With an estimated disabled population of 70 million, India unfortunately lags far behind in terms of enabling travel for this sizeable chunk of its population. Here are six ways our country can improve access and facilities to help the disabled have peace of mind while travelling.
The way people travel is evolving, and for the better. While the World Tourism Organization – powered by the United Nations – is constantly striving to promote responsible tourism and travel that will enrich the world on the whole, this year they just got a lot better! Declaring 2016 as the Year of Accessible Travel, the World Tourism Organization paved the way to kick-start a much-needed movement in many parts of the world. With their motto “Travel for all”, this year can be marked as an eye-opener for us as a country.
There is such a horrendous amount of stigma attached to disability that we overlook everything else associated with the person who bears it. Instead of saluting the fighting spirit of people with disabilities, society as a whole tends to disregard their right to live and gain happiness.
India has been a centre of oneness and a land of compassion amidst a plethora of diversities. As responsible citizens of the country, we need to believe that disabled individuals deserve equal rights and opportunities, over and above our duty to support them.
Travelling is, by far, one of the most enriching experiences of an individual’s lifetime. Every individual should have the opportunity to travel and explore at their pace. As the Year of Accessible Travel draws to a close, in the future, India—as a nation—can undertake the following measures to make wheelchair vacations a realistic idea.
1. Making the National Monuments accessible
Most of the national monuments in the country lack proper infrastructure to ensure a disabled person can walk in and explore it at his/her own pace. Building platforms and ramps to move around, and providing wheelchairs and audio guides are some of the steps that need to be taken to make sure that all our national monuments are accessible for visitors with disabilities.
2. Revamping public transport
While travelling, one of the most important concerns is getting around. India’s public transit systems can be revamped to offer smooth access to the disabled. Reserving special seats or bogies is not enough. The railway platforms need to be aligned with the train so that wheelchairs can be easily moved between them. The flight of 2-3 vertical steps is extremely difficult to ascend for anyone who has accessibility issues, both major and minor. In the same way, buses can have fold-able walk-in ramps. Transport management can make disabled access available through reserved entry-exit doors.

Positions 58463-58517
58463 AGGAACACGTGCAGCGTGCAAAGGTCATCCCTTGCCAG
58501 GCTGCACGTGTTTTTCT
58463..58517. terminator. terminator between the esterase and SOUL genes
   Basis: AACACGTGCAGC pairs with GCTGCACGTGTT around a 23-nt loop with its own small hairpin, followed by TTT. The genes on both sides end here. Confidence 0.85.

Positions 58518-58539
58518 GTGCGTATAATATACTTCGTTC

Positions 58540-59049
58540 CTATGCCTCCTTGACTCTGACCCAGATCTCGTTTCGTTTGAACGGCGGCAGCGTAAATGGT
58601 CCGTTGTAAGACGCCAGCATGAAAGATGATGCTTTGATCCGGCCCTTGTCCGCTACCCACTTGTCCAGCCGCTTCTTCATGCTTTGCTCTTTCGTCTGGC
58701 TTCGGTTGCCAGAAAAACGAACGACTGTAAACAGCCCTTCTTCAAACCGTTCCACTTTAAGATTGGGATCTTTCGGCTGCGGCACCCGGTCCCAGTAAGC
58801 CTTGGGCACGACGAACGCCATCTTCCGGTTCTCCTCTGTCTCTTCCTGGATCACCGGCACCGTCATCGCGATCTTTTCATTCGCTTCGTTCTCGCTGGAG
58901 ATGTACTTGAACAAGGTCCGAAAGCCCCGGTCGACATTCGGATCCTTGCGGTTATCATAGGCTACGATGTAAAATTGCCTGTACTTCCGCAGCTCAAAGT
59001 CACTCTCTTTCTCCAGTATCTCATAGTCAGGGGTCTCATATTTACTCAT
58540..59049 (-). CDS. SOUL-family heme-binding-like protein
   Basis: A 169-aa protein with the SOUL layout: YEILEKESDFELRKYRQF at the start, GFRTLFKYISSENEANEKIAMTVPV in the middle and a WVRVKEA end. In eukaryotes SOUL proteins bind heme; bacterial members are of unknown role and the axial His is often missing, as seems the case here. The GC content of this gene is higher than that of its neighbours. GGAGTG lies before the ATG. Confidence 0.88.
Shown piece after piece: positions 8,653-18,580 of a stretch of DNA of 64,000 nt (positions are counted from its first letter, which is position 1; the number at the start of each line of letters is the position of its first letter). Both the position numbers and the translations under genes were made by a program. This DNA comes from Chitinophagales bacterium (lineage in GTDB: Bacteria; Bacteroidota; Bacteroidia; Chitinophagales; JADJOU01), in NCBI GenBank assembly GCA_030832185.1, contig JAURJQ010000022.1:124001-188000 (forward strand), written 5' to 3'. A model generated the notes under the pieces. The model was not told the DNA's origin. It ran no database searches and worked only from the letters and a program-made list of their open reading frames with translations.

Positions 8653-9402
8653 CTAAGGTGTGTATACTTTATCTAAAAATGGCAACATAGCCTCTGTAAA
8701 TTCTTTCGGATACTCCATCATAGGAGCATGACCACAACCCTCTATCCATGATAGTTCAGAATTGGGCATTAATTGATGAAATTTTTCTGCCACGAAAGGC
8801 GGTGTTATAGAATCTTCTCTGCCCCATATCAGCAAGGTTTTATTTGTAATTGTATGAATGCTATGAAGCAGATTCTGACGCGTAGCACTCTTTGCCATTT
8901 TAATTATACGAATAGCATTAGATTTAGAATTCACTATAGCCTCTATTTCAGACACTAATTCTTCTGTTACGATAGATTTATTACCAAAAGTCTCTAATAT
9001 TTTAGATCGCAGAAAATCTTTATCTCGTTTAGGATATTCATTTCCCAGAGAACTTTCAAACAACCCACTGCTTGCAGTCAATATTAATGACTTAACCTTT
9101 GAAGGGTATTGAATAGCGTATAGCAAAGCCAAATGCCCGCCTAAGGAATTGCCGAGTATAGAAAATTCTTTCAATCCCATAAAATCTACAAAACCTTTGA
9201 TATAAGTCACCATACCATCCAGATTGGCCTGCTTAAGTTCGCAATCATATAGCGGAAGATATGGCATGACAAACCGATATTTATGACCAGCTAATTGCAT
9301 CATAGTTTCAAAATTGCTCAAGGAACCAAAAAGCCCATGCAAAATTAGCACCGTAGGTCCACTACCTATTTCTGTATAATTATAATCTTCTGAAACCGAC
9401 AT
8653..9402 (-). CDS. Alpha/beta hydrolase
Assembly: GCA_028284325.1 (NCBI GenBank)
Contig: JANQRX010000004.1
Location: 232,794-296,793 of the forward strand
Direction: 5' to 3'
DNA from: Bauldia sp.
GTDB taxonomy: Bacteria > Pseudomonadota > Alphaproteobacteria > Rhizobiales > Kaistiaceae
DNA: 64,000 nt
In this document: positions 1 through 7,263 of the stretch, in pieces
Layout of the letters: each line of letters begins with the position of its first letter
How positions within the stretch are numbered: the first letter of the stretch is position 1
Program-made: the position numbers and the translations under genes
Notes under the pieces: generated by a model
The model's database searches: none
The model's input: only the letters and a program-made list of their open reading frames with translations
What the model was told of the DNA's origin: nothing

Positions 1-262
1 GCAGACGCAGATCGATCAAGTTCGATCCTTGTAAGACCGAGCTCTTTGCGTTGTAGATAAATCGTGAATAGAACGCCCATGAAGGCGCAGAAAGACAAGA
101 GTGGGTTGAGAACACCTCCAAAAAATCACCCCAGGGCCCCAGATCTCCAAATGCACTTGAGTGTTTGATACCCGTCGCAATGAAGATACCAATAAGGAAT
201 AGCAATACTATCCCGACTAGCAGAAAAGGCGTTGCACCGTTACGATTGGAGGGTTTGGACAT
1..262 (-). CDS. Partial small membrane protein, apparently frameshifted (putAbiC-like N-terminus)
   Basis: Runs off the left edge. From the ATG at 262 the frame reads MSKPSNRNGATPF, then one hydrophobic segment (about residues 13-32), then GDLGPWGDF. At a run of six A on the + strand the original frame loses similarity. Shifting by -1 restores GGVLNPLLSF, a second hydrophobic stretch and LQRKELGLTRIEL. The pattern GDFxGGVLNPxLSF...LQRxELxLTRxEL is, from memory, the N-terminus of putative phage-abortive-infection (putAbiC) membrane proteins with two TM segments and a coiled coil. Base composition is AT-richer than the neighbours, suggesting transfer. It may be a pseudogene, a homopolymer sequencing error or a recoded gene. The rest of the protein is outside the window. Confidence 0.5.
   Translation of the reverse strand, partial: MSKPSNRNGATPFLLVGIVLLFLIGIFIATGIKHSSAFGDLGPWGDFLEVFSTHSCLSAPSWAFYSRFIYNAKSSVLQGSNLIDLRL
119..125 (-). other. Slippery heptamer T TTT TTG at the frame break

3. Providing accessible toilets and parking spots
Many modern shopping malls and complexes in India offer this facility. Sadly, very few public spaces do so. Offering accessible toilets and parking spots in public spaces, gardens, parks, offices, and at monuments and places of interest is one step towards making travel easier for anyone and everyone.
4. Creating more accessible hotels and resorts
Accommodation is a major concern for any traveller. While the majority of star-rated hotels have disabled access, more mid-range and budget hotels need to implement such measures. Concerned stakeholders can undertake a study on how to make many exotic resorts access-friendly, since different geographical terrains often make them inaccessible for disabled people.
5. Disabled Guides for Disabled Travelers
To promote and encourage disabled travelers, a good idea can be to appoint local disabled individuals as tour guides. This will build confidence within travellers who see a disabled tour guide, over and above promoting eco-tourism that will employ the local population.
6. Raising the Moral Bar
More often than not, what stops people with disabilities from travelling is the lack of sensitivity of others, not their physical inability to move around. Often, the general attitude of “normal” people is extremely negative, instead of helping a disabled traveler. There are even some who look at disabled travelers as a hurdle and a hindrance. We need to extend care to disabled individuals, rather than pitying them. We have to reconsider our beliefs and notions, and open our minds to new possibilities for disabled travelers. It is time to understand that disability doesn’t mean inability!
The Year of Accessible Travel is a stepping-stone towards fitting the needs of all, equally. As a travel company, TripHobo is happy to welcome this move as it strengthens our motto, “Travel is for all!” We must join hands to create better opportunities for equality, because that’s how it should be!
Source: The Better India